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Darwin Correspondence Project

To J. D. Hooker   2 March [1859]

Down. Bromley Kent

March 2d

My dear Hooker

Here is an odd, though very little, fact. I think it would be hardly possible to name a bird which apparently could have less to do with distribution than a Petrel. Sir W. Milner1 at St. Kilda2 cut open some young nestling Petrels, & he found large curious nuts in their crops; I suspect picked up by parent-birds from Gulf Stream. He seems to value these nuts excessively; I have asked him (but I doubt whether he will) to send a nut to Sir William Hooker (I gave this address for grandeur sake) to see if any of you can name it & its native country. Will you please mention this to Sir William Hooker, & if the nut does arrive, will you oblige me by returning it to “Sir W. Milner Bart:, Nunappleton Tadcaster” in a registered letter & I will repay you postage: enclose slip of paper with name & country if you can & let me hereafter know.— Forgive me asking you to take this much trouble; for it is a funny little fact after my own heart.—

Now for another subject. I have finished my abstract of Ch. on Geograph. Distrib. as bearing on my subject.—3 I should like you much to read it; but I say this, believing that you will not do so, if, as I believe to be the case, you are extra busy. On my honour I shall not be mortified & I earnestly beg you not to do it, if it will bother you.— I want it, because I here feel especially unsafe & errors may have crept in. Also I shd. much like to know what parts you will most vehemently object to; I know we do, & must, differ widely on several heads. Lastly I shd. like particularly to know, whether I have taken anything from you, which you wd like to retain for first publication; but I think I have chiefly taken from your published works; & though I have several times in this Ch. & elsewhere acknowledged your assistance, I am aware that it is not possible for me in this abstract to do it sufficiently.—4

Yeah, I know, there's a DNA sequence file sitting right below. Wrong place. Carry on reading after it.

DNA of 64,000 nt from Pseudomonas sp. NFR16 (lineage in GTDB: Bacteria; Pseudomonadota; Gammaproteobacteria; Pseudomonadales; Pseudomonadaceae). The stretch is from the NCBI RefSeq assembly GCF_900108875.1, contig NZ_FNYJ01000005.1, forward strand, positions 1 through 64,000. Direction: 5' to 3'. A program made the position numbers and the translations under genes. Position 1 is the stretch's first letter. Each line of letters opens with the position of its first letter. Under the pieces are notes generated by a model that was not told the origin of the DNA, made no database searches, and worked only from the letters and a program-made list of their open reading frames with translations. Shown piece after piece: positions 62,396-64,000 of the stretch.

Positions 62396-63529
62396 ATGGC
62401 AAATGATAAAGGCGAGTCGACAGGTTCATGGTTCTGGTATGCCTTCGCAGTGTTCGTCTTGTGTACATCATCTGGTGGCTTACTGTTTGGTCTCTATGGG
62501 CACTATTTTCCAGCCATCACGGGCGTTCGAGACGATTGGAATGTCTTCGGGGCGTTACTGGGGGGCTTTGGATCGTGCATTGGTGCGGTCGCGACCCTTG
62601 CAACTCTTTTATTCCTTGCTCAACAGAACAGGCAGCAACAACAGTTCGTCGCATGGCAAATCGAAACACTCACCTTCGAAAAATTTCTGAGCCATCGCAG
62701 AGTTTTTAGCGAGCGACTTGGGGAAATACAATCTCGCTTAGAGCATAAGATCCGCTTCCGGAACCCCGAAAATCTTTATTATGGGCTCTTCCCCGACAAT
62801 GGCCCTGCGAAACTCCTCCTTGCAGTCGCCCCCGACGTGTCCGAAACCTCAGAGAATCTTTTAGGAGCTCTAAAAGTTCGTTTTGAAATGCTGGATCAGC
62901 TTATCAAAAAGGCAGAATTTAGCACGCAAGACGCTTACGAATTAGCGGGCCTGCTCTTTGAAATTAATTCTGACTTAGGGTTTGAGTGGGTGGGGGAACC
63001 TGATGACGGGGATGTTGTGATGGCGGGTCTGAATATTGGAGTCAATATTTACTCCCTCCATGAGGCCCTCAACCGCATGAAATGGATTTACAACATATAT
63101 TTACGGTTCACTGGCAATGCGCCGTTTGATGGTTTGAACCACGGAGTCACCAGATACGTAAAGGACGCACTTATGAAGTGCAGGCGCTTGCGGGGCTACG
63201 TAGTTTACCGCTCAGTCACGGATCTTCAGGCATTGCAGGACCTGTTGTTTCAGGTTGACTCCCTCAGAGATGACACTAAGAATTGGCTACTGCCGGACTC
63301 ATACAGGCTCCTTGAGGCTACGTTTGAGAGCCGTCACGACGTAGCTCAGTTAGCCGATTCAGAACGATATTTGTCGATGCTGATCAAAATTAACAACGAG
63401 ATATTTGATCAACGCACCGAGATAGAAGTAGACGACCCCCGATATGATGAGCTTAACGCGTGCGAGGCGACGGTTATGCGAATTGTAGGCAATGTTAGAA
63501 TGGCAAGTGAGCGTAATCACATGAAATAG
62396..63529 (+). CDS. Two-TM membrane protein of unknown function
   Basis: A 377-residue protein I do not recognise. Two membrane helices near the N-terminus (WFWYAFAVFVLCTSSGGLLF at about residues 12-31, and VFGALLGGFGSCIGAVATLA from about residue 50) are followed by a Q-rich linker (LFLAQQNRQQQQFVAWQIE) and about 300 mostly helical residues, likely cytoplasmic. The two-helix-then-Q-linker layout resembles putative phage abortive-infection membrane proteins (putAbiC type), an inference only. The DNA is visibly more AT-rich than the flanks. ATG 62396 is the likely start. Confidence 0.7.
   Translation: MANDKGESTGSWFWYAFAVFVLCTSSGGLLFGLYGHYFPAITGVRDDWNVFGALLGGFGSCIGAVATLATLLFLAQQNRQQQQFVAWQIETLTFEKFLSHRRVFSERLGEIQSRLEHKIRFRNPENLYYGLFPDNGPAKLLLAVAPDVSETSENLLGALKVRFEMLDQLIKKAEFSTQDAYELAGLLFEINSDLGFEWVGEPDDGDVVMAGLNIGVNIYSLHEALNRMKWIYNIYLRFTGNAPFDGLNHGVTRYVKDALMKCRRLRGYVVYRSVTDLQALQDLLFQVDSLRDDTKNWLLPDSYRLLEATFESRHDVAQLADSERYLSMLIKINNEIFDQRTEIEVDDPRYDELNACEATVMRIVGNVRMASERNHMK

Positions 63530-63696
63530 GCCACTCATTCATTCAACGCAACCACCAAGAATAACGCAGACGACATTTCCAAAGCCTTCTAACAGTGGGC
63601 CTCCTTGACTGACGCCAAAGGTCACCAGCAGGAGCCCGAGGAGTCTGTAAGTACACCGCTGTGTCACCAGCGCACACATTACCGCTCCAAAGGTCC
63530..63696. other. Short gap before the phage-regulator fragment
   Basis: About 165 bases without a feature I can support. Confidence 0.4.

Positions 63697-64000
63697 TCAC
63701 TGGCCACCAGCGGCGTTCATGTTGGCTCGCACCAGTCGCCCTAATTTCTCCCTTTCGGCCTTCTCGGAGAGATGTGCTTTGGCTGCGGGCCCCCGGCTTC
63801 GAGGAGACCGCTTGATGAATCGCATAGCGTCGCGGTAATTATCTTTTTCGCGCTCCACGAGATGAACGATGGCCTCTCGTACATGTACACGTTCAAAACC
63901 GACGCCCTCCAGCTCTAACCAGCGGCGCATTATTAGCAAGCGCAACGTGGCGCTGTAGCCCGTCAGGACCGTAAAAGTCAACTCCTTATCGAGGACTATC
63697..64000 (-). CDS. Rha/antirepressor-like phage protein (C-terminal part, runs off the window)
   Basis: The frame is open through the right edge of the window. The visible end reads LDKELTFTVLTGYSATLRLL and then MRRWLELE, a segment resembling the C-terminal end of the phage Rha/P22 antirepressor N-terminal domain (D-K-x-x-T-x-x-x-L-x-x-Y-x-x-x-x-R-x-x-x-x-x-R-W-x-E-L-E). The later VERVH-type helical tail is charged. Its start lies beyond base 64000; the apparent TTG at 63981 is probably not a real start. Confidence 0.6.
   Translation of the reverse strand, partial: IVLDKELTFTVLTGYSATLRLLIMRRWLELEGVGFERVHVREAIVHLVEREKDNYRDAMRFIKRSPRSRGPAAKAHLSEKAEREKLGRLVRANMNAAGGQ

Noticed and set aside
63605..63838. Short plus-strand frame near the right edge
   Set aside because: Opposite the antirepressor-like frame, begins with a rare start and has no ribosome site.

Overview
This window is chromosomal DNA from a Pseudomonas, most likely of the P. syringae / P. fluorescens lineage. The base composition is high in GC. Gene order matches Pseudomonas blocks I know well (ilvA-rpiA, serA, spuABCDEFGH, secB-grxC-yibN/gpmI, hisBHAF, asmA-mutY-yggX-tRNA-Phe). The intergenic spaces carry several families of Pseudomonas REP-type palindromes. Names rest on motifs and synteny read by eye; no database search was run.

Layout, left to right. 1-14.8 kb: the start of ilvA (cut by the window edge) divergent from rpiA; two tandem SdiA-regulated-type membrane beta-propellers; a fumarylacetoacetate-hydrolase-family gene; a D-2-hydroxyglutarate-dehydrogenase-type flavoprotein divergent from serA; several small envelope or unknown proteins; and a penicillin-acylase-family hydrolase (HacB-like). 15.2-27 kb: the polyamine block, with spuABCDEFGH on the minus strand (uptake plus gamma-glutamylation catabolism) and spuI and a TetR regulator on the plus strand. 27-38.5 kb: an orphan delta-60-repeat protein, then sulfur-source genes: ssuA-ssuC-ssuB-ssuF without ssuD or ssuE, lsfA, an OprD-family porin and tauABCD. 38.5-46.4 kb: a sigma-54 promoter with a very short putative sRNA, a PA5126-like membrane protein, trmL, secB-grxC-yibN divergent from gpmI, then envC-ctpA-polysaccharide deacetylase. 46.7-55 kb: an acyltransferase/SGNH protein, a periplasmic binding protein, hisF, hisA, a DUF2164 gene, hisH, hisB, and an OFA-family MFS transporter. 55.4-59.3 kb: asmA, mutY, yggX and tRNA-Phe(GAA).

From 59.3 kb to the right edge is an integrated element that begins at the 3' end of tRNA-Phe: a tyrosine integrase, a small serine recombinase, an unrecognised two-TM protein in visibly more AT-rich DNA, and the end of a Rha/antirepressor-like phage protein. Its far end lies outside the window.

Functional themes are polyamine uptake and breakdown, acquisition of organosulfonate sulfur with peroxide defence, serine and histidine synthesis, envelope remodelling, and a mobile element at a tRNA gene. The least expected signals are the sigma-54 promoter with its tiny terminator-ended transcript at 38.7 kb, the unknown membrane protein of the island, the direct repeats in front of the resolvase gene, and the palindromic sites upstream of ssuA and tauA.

But again let me say that you must not offer to read it, if very irksome: it is long, about 90 pages, I expect, when fairly copied out. I hope you are all well. Moor Park has done me some good.—

Yours affect | C. Darwin

P.S. Heaven forgive me; here is another question. How far am I right in supposing that with Plants, the most important characters for main divisions are Embryological?— The seed itself cannot be considered as such, I suppose, nor the albumen &c. But I suppose the cotyledons & their position; & the position of plumule & radicle & the position & form of whole embryo in seed are Embryological, & how far are these very important? I wish to instance Plants, as case of high importance of embryological characters in Classification.— In the Animal Kingdom there is of course no doubt of this.—


William Mordaunt Edward Milner.
An island in the Outer Hebrides, off the coast of Scotland.
CD had begun work on this chapter on 15 January 1859. He began work on the next chapter, on affinities and classification, on 28 February (see ‘Journal’; Appendix II).
Hooker had previously read and commented on CD’s longer version of his chapter on geographical distribution (see Correspondence vol. 5, letter from J. D. Hooker, 9 November 1856).


Correspondence: The correspondence of Charles Darwin. Edited by Frederick Burkhardt et al. 27 vols to date. Cambridge: Cambridge University Press. 1985–.


Has finished geographical distribution chapter and asks JDH to read it.

Is it just to say embryological characters are of high importance in plant classification?

Letter details

Letter no.
Charles Robert Darwin
Joseph Dalton Hooker
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Source of text
DAR 115: 5
Physical description

Please cite as

Darwin Correspondence Project, “Letter no. 2422,” accessed on 21 September 2021,

Also published in The Correspondence of Charles Darwin, vol. 7